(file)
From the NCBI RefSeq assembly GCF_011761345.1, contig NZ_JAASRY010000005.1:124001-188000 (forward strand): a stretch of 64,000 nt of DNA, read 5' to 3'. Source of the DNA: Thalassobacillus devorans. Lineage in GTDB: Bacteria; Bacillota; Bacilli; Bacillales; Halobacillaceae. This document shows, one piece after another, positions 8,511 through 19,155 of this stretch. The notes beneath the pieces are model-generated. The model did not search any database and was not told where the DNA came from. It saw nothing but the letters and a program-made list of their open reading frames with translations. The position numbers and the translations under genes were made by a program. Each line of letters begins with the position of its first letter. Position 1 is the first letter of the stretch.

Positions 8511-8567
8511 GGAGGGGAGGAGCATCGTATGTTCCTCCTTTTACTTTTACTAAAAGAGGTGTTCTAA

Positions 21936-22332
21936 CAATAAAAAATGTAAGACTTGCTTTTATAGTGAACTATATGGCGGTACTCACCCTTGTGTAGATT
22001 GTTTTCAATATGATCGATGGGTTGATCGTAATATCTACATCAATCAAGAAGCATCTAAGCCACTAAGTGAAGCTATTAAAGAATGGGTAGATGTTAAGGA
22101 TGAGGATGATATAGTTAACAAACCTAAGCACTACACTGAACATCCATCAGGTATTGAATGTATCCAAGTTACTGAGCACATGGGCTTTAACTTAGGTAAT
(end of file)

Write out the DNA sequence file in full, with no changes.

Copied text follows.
From the NCBI RefSeq assembly GCF_011761345.1, contig NZ_JAASRY010000005.1:124001-188000 (forward strand): a stretch of 64,000 nt of DNA, read 5' to 3'. Source of the DNA: Thalassobacillus devorans. Lineage in GTDB: Bacteria; Bacillota; Bacilli; Bacillales; Halobacillaceae. This document shows, one piece after another, positions 8,511 through 19,155 of this stretch. The notes beneath the pieces are model-generated. The model did not search any database and was not told where the DNA came from. It saw nothing but the letters and a program-made list of their open reading frames with translations. The position numbers and the translations under genes were made by a program. Each line of letters begins with the position of its first letter. Position 1 is the first letter of the stretch.

Positions 8511-8567
8511 GGAGGGGAGGAGCATCGTATGTTCCTCCTTTTACTTTTACTAAAAGAGGTGTTCTAA

Positions 21936-22332
21936 CAATAAAAAATGTAAGACTTGCTTTTATAGTGAACTATATGGCGGTACTCACCCTTGTGTAGATT
22001 GTTTTCAATATGATCGATGGGTTGATCGTAATATCTACATCAATCAAGAAGCATCTAAGCCACTAAGTGAAGCTATTAAAGAATGGGTAGATGTTAAGGA
22101 TGAGGATGATATAGTTAACAAACCTAAGCACTACACTGAACATCCATCAGGTATTGAATGTATCCAAGTTACTGAGCACATGGGCTTTAACTTAGGTAAT